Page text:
The suspensions pictured are of the racing variety. They have small bushings in them making flexing difficult. This is probably why you have a difficult time with them. Racing suspensions are typically very stiff and so the suspension won't move much.
Both of these suspensions were used the the Ford Crown Victoria.
The picture above is an older Crown Victoria. It uses the triangular four link suspension. It's hard to see from the picture bu the bushings are quite large. This allows the wheels to move up and down in unison and individually. The advantage of such a suspension is that it controls both the up and down movement of the suspension but also the side to side movement as well. This is possible because of the triangular arrangement of the upper arms. The disadvantage being limited suspension travel. If you go rock climbing, this is not the suspension for you.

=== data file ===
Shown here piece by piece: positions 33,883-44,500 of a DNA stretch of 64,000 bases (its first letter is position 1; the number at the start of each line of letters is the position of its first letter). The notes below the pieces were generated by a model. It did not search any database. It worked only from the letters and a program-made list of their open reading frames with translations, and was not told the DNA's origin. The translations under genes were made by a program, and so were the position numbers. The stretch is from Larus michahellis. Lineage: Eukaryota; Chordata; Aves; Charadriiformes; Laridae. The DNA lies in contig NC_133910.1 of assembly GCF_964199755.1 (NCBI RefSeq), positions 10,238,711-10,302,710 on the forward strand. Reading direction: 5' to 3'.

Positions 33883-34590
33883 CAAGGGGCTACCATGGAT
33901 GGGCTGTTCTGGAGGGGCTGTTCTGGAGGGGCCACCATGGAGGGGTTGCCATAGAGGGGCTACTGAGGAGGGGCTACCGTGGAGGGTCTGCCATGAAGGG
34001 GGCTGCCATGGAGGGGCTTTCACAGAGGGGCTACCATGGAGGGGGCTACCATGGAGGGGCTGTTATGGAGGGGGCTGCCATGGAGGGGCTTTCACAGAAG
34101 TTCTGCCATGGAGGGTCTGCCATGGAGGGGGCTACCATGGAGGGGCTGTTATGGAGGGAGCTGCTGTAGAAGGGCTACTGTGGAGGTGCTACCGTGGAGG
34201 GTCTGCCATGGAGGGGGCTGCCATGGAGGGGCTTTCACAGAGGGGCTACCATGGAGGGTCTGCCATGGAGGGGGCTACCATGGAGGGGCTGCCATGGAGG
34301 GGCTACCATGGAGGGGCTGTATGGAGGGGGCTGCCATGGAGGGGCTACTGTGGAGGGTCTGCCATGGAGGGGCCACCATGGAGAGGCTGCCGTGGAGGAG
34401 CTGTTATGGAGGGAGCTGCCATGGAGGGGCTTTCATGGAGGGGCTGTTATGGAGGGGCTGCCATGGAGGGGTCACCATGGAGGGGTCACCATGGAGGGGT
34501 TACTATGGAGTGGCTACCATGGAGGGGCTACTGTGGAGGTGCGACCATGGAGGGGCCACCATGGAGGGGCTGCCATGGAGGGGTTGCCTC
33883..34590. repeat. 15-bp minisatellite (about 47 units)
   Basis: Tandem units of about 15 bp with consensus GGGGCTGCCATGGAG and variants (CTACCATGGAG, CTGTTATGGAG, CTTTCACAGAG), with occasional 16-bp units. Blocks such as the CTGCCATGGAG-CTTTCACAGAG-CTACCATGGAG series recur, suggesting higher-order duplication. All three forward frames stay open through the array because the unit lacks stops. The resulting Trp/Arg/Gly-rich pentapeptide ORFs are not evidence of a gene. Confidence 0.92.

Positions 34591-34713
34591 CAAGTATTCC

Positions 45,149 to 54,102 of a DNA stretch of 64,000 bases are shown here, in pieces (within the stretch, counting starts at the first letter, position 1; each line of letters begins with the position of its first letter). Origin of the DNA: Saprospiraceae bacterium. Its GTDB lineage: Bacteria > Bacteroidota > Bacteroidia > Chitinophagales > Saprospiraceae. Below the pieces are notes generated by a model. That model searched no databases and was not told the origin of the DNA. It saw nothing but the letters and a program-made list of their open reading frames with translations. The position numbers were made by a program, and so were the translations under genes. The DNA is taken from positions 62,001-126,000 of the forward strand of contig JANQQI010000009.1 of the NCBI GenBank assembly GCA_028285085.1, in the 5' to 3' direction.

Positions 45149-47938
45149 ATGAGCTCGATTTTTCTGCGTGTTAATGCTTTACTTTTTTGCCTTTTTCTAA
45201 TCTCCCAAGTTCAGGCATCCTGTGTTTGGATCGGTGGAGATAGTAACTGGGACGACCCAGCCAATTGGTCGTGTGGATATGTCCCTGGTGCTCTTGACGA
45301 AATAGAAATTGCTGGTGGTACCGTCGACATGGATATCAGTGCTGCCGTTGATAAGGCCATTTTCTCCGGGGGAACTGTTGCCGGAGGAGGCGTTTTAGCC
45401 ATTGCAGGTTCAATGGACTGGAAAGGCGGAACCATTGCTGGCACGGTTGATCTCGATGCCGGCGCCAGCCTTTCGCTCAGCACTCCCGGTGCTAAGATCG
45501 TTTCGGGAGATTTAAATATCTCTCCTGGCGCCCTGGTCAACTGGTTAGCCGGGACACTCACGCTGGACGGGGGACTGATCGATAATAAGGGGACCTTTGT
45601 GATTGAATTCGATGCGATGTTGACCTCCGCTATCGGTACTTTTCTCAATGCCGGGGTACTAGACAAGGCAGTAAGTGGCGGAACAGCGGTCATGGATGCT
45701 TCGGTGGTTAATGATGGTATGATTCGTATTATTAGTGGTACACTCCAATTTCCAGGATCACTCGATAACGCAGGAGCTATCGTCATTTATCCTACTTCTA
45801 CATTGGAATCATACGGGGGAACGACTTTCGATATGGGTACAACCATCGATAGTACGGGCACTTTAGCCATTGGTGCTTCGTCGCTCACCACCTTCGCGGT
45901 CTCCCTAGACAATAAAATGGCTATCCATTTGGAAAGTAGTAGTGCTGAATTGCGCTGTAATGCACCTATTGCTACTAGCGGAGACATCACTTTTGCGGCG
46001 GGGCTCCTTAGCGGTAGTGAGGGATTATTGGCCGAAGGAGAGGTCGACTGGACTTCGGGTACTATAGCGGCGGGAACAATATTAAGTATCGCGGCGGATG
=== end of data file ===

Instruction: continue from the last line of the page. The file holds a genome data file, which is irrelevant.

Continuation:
Above is a picture of a newer Crown Victoria. They switched to the parallel four link suspension. The travel of this suspension is grater than the triangular set up. I think the picture better illustrates the actual size of the bushings. Again, this suspension allows for wheel movement up and down in unison and individually. The Achilles heel of this suspension is that while it controls up and down movement it does not control side to side movement, particularly with big bushings. For controlling side to side movement you need a Panhard Rod or Watts linkage. The Crown Victoria chose the latter.
The Watts link is the contraption bolted to the top of the pumpkin.